Our dog was running off with baby duck!!

Discussion in 'Ducks' started by petitesphinx, Sep 5, 2008.

  1. petitesphinx

    petitesphinx Chillin' With My Peeps

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    Aug 20, 2008
    Alabama
    Eeek! I look out the window to see our border collie with one of our baby ducks (from the pond) in her mouth!!!

    I run out and spank her, getting her to drop the poor thing and it's limping all over the place. Thankfully, he's ok (so far). I turned him back to the pond because there he can at least swim better than walk and this morning, he limped up with the others for breakfast.

    Whewww! My heart sank when I saw that she had our little duck, going for a snack!

    How can we keep the dogs from eating everything on our farm? Anyone know? We're having the worst time with the dogs running everything here. We had to tie them up and we hate that, but can't have them eating our chickens, cats, ducks....Arrrrrrrrrrrrrrrg!
     
  2. chickfillhay

    chickfillhay Chillin' With My Peeps

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    Dec 31, 2007
    Berlin Nh
    It's never a good thing to tie up your dogs. You're gonna have to take the time and have the patience to train them. I had the same problem when I got my basset hound. She loved to play with the chicks. She used to push the brooder to the floor so the chicks would get out. Then straight into her mouth. She didn't intend on eating them. Just playing with them. (I hope)
    The best way that I know how is to get them used to the critters. Put some birds in a cage and have the dog sit with them. Every time she shows interest. Correct her. Don't hit her. Instead make a loud annoying noisie with your voice. Like a loud firm and short NO! And place you flat hand in front of her. Tell her to stay. AND NEVER SPEAK WITH A QUESTION MARK. THEY DO HEAR THAT. When she starts to ignore them then reward her. The best way is to show praise. Dogs live for that. (Better than food reward but that works too!) When they are comfortable with the presence of the birds...Open the cage. This could take some time. (Days even) Let the birds out but within a safe circle of protection from you. (and your partner) Do the same thing. Correct the dog if she shows interest. And praise her for ignoring the animal. In time she should start to behave and you can take the same steps until she is playing free with the birds. But NEVER let your guard down. GOOD LUCK!!!! [​IMG]
     
    Last edited: Sep 5, 2008
  3. warcard

    warcard Chillin' With My Peeps

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    Apr 4, 2008
    SE Indiana
    You don't have to chain her, but you probably should either kennel her when the birds are out and you aren't there or make a yard for her. You picked a high drive herding breed NOT a guarding breed, you are going to have to work with her to have her understand. The herding behavior is another form of chasing (some people say hunting behavior). She needs to be taught how to chase correctly, ie not touching the bird. Many border collies are taught to herd ducks, its a good flock if you can't have sheep. Talk to your breeder or find a herding group in the area to teach you how to work with her.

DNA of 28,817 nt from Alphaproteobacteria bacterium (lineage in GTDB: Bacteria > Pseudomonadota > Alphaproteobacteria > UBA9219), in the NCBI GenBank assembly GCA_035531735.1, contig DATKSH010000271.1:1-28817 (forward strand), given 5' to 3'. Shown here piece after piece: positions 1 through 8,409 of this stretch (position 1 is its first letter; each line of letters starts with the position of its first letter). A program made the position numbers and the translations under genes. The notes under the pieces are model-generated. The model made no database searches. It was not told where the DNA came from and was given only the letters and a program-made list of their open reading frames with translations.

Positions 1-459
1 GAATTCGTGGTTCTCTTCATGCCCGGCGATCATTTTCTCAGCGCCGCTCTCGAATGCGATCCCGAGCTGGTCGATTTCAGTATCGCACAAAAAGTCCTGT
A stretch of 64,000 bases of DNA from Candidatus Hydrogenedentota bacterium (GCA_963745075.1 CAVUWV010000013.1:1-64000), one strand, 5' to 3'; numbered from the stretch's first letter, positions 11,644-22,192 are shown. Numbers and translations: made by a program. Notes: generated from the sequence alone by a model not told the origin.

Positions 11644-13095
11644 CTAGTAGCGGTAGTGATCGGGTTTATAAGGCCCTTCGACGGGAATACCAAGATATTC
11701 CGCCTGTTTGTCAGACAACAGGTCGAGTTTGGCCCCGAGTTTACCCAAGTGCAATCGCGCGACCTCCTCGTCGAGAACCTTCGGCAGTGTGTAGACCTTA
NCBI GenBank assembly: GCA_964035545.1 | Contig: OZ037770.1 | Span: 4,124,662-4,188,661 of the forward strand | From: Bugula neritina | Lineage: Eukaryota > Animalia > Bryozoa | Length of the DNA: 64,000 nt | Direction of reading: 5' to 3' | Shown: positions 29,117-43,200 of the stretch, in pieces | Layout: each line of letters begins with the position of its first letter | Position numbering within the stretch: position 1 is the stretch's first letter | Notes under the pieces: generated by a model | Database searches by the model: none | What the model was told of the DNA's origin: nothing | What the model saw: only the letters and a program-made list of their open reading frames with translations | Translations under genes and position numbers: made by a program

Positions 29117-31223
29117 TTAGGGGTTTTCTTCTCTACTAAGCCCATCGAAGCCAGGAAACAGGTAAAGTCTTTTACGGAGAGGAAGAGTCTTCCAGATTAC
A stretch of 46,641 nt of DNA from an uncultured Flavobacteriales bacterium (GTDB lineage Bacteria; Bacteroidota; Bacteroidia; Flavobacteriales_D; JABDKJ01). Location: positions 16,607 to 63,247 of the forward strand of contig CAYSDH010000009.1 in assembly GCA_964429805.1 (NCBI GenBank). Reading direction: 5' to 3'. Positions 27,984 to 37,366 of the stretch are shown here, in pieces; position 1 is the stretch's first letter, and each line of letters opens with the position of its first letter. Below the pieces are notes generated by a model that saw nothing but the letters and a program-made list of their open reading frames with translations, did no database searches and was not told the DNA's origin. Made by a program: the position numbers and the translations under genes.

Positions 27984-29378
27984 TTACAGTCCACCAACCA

The below instructions are to help her ignore the birds not herd them:
    #1 make sure she is getting enough exercise (that doesn't involve chasing birds)

    For now she is not allowed near the birds unless you are there. Teach her the 'watch' or 'look' command away from the birds. Tell her to 'watch,' wait for her to look at you and reward her for looking at you. The reward is whatever works for her food, praise, a toy. You need to be quick at first when her eyes flicker in your direction say 'yes' to mark the behavior and reward. Work your way up to her looking at you for longer. Also practice 'leave it,' put food or a toy on the ground nearby, she is not allowed to take it until you give your release word (ok, alright). Be ready to cover the item quickly when she goes for it so she doesn't self reward. Once these behaviors are set in a non-distraction environment, you can start adding distractions.

    Walk her on leash near the birds, when she looks at them say 'leave it' then 'watch' and reward. Keep her focus on you, you are much better than the birds. Next step is off leash, preferably with a fence between you and the birds.

    This is not an overnight process and it won't guarantee a 100% solution, but it can help. Finding someone to teach you herding will help even more.
     
  4. the1much

    the1much Currently Birdless Hippy

    a underground "fence" around your pond or coop area, will teach her that when she gets to close she gets a little zap. after bout 2 months of that they usually wont even LOOK at a bird.
     

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